One of the tragic things about retrospective exhibitions when the artist in question has passed away is that they cannot be there to answer any questions about their work or add any anecdotes. It was therefore a luxury when viewing the current retrospective exhibition of Christer Strömholm’s photography at C/O Berlin that one of his sons, Joakim, was at hand to guide viewers on a tour.
Structured not chronologically but by subject matter, the exhibition documents over 150 of Strömholm’s beautiful black and white images. Depicting the world around him as he travelled extensively, mostly in France but also to Spain, Japan, India and the U.S., none of his pieces (bar one) have titles. Instead they are categorized by subject matter, left untitled so that the images can speak for themselves, or as Joakim suggests, so that your imagination is not taken away.
Like Father Like Son?
Joakim admits that he hardly ever saw his father as Christer “dedicated his whole life to taking photographs for himself.” I can’t help feeling a little sad for him, and detect a certain note of bitterness as he introduces the section of the show focussing upon Hiroshima after its bombing, laughing with disbelief, “This is where he was when I was born!” The silent monochrome images of recently orphaned children are heavy with a poignant quality, the infamous image of the blinded young girl eerily haunting. Joakim explains how his father was always concerned by social injustices and the plight of the outsider.
Master of Illusion
Never commissioned to take any photographs, Strömholm followed only his intuition when it came to his photographs’ subject matter. His most famous series is of a group of transexuals in Paris (aka “Night birds”) in the sixties, which combines two of his favourite motifs: the outsider and women. During this time in Paris, men dressing in women’s clothing was illegal, clearly demonstrating that it was a tough time for the transexual community. Strömholm integrated himself with these people and over a series of ten years documented their lives; as a result, many of the images on display exude a warmth depicting the subject’s friendship with the photographer. At first glance I don’t even realize that some of the subjects are men, their seductive poses and props masking their underlying masculinity and making them every bit as feminine and fun as Strömholm’s cheeky Eiffel Tower image.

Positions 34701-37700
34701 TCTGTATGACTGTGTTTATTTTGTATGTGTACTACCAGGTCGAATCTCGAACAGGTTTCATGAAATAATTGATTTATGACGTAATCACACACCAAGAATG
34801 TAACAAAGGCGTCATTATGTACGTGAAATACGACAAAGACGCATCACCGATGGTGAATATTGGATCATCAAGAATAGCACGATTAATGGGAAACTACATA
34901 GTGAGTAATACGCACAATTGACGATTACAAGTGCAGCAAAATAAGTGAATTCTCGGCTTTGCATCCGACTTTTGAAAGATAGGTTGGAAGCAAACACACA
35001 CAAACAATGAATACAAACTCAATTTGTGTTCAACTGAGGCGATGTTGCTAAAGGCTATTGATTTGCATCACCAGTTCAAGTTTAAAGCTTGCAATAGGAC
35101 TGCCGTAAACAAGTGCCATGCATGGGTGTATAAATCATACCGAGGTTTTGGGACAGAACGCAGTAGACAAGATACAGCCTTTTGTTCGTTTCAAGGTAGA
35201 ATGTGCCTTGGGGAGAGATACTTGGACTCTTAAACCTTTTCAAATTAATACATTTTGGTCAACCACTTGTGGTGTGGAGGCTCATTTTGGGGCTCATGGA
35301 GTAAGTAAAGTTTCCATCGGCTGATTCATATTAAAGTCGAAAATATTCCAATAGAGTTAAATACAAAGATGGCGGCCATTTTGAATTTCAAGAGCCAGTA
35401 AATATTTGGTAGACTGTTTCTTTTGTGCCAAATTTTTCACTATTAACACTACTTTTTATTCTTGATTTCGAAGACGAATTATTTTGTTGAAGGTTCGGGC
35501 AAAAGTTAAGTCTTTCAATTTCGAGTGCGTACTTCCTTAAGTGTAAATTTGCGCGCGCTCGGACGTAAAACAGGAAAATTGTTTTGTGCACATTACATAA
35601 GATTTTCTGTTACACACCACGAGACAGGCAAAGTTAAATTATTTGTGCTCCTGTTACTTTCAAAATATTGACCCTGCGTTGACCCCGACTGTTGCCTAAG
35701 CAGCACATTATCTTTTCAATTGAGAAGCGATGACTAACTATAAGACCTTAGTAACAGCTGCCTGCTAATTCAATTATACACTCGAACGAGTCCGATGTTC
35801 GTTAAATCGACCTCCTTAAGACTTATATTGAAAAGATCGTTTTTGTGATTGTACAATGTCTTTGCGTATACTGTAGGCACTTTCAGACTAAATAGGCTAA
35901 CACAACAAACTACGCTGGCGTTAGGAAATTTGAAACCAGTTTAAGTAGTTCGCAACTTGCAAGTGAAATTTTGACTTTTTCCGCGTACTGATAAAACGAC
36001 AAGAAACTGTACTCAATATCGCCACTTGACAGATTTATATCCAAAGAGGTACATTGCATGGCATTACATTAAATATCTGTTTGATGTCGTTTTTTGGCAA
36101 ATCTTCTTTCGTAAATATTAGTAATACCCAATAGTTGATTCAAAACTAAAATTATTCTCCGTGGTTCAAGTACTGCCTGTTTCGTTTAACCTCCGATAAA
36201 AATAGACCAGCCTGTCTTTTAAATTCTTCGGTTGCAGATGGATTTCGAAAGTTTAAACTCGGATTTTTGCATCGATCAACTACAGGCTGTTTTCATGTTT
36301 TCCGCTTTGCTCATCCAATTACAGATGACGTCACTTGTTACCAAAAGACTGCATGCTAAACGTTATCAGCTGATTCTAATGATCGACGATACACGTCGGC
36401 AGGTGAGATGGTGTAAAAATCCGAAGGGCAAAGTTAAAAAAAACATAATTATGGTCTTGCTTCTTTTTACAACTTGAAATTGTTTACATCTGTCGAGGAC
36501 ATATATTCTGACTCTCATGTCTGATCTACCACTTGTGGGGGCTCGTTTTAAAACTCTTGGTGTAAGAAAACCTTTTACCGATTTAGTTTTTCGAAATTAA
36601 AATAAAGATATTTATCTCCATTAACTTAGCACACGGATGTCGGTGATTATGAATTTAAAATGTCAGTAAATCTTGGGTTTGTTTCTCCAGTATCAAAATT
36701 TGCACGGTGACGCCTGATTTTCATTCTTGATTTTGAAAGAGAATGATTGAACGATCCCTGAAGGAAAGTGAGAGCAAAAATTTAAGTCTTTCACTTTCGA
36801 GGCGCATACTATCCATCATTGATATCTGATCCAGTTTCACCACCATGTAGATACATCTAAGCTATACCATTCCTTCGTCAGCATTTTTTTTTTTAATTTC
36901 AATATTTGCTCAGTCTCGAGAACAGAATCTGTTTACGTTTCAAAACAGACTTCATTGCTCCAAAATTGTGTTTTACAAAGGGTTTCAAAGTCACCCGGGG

Art lover Ludwig Obst enjoying Strömholm’s work at C/O Berlin. Photo: Chris Phillips
Women are also the main focus of Strömholm’s only titled work, “Little Christer.” Depicting a young boy staring up in awe at a pair of women’s legs on a stage, the artist obviously saw too much of his younger self in this scene to ignore. Despite this particular overt proclamation, he claimed that, “When I think about it and look at my pictures more closely, they are all – each in its own way – nothing but self-portraits, a part of my life.” This, in a way, applies to most photographers. Judging by the show, and Joakim’s testimonies, Strömholm had an amazingly rich, varied and extraordinary life; take the opportunity to witness it for yourself.
C/O Berlin – Christer Strömholm “Post Scriptum” – Until March 17th 2013 – Open daily: 11am – 8pm [Admission: €10 / €5 concessions]
Article by Marie J Burrows